It's turning out to be a summer of discontent in Delhi. Since May 11 when the video clip of a traffic constable hurling a brick at a woman went viral, there have been at least half a dozen cases of policemen getting assaulted by citizens.
Such brazen attacks--a woman slapping an inspector who tried to stop a fight, a family manhandling beat constables who tried to prevent a member from urinating in the lawns near India Gate, a car dragging a policeman who tried to stop it for a traffic violation--demonstrate the vulnerability of our police force. In popular perception though, vulnerability is not a state commonly associated with the police.
On the contrary, cops are seen to be high-handed, corrupt and indifferent. Not surprisingly, many took the brick-hurling video at face value. Till a counter version--suggesting that the police officer requested the woman to furnish her driving licence and car registration certificate repeatedly while she hurled abuses at him--surfaced in court, not many were even willing to listen to the police’s side of the story.
In desperation, however, the traffic chief has appealed to the citizens not to treat every policeman as if he would throw a brick at them. "For one black sheep do not blame the entire flock. It hurts," he wrote on his Facebook page.
Outright criminal acts, these attacks on police also point towards a crisis of credibility our police force has long suffered from. Across India, the low-performing, dysfunctional police departments have been a subject of ridicule in popular culture.
In Bollywood movies, fumbling and usually overweight cops always arrived after the hero was done fighting the bad guys. Such stereotyping even irked Prime Minister Narendra Modi last year: "The film industry has created a very bad image of the police in the minds of the common man and I ask them — why?"
But one can’t blame Bollywood alone. The 176th report of Rajya Sabha’s parliamentary panel last year had noted that people suffered from "police phobia". The Committee showed concern at corruption in transfers and postings of police personnel, traffic police collecting money at red lights from bus drivers, commuters on violation of traffic rules and movable assets worth crores of rupees found to be in possession (of cops) during vigilance raids. The committee recommended soul searching and introspection so that there was fear of law and not of police.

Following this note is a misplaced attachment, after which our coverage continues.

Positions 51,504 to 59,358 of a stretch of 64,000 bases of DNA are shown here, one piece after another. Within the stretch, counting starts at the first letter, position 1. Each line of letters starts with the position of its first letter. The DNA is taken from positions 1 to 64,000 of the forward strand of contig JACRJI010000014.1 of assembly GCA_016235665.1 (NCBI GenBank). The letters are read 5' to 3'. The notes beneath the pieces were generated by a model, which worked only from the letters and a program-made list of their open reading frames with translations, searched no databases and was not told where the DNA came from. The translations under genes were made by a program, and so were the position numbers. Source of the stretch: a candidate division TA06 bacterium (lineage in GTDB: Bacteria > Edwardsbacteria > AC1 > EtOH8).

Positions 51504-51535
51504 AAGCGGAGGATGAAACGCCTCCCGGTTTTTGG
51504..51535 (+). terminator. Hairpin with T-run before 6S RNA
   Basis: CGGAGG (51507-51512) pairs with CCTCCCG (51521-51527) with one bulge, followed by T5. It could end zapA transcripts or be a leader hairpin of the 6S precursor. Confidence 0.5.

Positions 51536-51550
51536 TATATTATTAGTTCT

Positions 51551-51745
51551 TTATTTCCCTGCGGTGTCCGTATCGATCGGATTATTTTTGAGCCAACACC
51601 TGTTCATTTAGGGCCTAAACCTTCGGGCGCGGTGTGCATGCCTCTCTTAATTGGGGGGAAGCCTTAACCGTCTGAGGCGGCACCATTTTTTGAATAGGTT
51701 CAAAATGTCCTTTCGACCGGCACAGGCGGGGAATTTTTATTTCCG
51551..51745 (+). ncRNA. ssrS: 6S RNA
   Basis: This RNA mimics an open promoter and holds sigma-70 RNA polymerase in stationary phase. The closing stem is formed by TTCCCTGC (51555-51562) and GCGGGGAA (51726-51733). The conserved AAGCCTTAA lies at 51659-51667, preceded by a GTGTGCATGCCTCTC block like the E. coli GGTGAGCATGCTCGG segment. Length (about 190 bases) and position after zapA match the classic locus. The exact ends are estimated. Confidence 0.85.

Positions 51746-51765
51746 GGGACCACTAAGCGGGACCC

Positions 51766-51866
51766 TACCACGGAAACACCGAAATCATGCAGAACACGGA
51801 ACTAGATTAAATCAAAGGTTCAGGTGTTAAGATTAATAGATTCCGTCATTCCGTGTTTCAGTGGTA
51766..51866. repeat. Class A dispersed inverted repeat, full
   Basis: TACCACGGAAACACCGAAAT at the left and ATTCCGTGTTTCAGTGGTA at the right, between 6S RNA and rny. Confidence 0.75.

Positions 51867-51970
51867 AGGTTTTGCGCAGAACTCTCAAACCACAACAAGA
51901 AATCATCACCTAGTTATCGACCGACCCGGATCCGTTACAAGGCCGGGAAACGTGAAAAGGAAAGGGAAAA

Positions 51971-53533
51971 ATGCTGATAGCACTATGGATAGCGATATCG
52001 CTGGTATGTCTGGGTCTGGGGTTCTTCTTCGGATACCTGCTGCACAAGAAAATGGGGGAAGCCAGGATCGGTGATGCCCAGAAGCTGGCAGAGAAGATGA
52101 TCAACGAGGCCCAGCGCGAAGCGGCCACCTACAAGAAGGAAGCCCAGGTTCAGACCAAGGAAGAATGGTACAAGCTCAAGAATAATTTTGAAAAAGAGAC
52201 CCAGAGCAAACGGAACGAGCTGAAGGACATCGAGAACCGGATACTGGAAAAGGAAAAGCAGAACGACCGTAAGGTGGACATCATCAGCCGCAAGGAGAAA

New York police chief, William Bratton, who is credited with bringing a dramatic drop in crime in the 1990s, said he could achieve it by enforcing the human side of policing. "Traditionally, cops were taught what not to do in a difficult situation--don’t lie, don’t take bribes, and don’t use excessive force. But they had never been taught how to get their jobs done effectively and lawfully,” he wrote in his book Turnaround.
According to a Yale School of Management’s 2008 case study on William Bratton and the NYPD, one of the first things the police chief did was to appoint 300 employees from every rank of the NYPD to "re-engineering teams" that studied everything from uniforms and equipment to discipline and training. The minimum age of recruitment was raised from 20 to 22, the minimum educational requirement was increased from a high school diploma to two years of college, and physical fitness standards were upgraded.
The study stated that after five months of classroom work, recruits were put on the street for a month so that they could experience the realities of police work. Then they returned to the academy to discuss their real-world experience. Bratton said the goal was "to develop in police officers the internal constraints that would have them make the right decisions not out of the fragile fear of being caught, but out of deep respect for themselves and the NYPD."
To restore its eroding legitimacy, Delhi Police could do well with a shake-up. Instilling fear is one thing. What our police force need is to command respect.
(The views expressed are personal. The author tweets as @shivaniss62.)